God always has a purpose in our suffering. He may use it to kill our sin and train us in godly love. As James encouraged the church, “Count it all joy, my brothers, when you meet trials of various kinds, for you know that the testing of your faith produces steadfastness” (James 1:2–3). We can be confident that in our pain, God is at work to grow us. When we participate in Christ’s sufferings, becoming like him in his death, he’s preparing us for resurrection (Phil. 3:10–11).
Mark, Not Benchmark
Luther certainly tapped into an important biblical theme. But should we think of suffering with Christ as a mark of a healthy church? Is a cruciform life a sign of faith, or is there a danger in thinking about trials this way?
Cruciform preaching requires cruciform living.
It’s dangerous to think of pain and suffering as a benchmark Christians must pursue. Even when Paul tells us to put to death our sin (Rom. 8:13), he doesn’t encourage asceticism or self-flagellation. We must fight our sinful nature, but pain isn’t something we need to seek out.
Nevertheless, when suffering comes—whether through pain, persecution, disability, or one day death—we must be prepared with a cross-shaped perspective. Lutheran children are taught to make the sign of the cross before they pray, and their churches celebrate the movements of the ancient church calendar that highlight key moments in Jesus’s earthly life; they see time as cross-shaped. For the most part, Reformed and evangelical churches have dropped these extrabiblical traditions. Even so, we need habits and practices like regularly celebrating communion or praying together on our knees to remind us of the Lord’s cruciform purpose.
Don’t Neglect Your Holy Call
When we forget Christ calls us to suffer for his sake, we’re tempted to embrace modern-day “theologies of glory” like finding more comfortable and accommodating ways to talk about the Bible’s sexual ethic, or pursuing rapid growth through the glitz and glam of attractional programming instead of slow discipleship.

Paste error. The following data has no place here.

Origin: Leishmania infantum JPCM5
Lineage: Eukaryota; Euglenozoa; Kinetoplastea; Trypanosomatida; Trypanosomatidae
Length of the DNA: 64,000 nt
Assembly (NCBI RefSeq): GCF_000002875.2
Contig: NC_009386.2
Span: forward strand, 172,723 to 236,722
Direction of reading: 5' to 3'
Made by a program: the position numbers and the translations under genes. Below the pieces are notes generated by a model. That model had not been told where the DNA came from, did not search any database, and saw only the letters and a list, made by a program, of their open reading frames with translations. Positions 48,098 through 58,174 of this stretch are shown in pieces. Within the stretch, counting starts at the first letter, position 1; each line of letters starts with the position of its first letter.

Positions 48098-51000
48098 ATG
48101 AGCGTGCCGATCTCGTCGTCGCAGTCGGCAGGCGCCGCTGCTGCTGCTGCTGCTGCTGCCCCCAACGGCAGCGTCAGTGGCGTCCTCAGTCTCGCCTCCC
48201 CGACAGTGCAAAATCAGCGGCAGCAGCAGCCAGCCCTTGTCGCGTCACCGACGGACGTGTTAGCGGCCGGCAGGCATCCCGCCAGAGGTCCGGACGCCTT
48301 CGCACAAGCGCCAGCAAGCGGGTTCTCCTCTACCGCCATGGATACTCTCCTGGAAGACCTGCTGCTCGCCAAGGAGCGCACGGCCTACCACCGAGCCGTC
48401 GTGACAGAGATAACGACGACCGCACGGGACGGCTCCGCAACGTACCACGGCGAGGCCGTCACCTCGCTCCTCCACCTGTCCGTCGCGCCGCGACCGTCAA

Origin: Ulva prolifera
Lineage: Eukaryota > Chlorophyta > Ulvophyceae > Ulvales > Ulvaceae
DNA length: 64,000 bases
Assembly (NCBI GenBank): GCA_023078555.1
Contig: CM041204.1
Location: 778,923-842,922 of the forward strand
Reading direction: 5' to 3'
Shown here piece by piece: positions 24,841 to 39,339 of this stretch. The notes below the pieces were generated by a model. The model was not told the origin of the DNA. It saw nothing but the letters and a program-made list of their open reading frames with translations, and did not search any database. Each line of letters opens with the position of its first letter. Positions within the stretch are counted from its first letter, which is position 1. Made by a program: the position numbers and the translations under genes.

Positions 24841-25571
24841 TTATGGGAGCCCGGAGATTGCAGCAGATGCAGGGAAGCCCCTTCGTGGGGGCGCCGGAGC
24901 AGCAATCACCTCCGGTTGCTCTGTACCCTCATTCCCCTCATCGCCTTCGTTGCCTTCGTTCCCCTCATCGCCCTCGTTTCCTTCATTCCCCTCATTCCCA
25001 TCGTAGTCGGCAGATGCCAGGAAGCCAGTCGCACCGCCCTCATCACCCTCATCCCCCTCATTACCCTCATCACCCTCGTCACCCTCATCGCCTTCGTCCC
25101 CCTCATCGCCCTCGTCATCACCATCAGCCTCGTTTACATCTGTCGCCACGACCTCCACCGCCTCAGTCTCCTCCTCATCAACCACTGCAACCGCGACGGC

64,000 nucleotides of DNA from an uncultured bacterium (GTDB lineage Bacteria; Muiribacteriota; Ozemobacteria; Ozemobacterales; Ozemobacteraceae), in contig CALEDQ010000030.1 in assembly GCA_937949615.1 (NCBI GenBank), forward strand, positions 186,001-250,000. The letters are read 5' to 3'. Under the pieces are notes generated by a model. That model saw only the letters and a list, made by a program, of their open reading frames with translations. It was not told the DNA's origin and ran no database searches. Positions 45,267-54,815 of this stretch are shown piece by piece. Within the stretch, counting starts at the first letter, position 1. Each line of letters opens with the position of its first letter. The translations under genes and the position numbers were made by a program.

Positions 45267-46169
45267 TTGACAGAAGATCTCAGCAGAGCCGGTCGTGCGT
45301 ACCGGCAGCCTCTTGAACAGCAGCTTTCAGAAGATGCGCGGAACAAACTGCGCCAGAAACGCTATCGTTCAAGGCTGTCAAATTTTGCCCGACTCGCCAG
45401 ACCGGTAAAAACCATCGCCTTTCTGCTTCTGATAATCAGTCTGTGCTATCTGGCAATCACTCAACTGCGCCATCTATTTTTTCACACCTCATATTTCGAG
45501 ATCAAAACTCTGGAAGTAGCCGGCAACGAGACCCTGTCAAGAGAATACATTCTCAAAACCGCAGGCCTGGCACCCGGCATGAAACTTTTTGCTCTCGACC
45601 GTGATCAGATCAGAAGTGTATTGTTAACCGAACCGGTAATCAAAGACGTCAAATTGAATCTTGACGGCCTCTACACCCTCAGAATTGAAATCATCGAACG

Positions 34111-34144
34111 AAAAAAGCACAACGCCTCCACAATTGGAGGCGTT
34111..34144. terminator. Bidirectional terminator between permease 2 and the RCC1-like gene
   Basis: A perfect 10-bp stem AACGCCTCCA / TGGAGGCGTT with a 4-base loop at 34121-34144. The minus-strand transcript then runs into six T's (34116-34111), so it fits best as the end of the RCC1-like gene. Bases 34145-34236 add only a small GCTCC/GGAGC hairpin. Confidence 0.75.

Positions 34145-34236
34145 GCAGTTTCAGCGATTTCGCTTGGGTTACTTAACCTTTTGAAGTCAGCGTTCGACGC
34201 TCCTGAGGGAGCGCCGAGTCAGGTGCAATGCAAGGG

When we forget Christ calls us to suffer for his sake, we’re tempted to embrace modern-day ‘theologies of glory.’
We may also be tempted to redefine our vision of a healthy church. We think that if the church bylaws reflect a more biblical polity church leaders will always get along, or we believe that if our doctrine and membership rolls are pure then the church will achieve not only a stronger witness but greater influence in the culture. This sort of pain-free vision of the church is a trap.
As Samuel James wrote recently,
Christianity is cruciform-shaped. It cannot be anything else. And the impulse we feel within us to try to contort that cruciform shape, to make it more effective, more viral, more powerful in a mass-media age, is an impulse that can only end in disaster.
Jesus said to his disciples, “Blessed are you when others revile you and persecute you and utter all kinds of evil against you falsely on my account” (Matt. 5:11). “Wherever you see or hear this,” says Luther, “you may know that the holy Christian church is there.”
Jared Kennedy will participate in a microevent on “Pastoring School Choices” at TGC’s 2023 Conference, September 25–27, in Indianapolis. You can browse the complete list of topics and speakers. Register soon!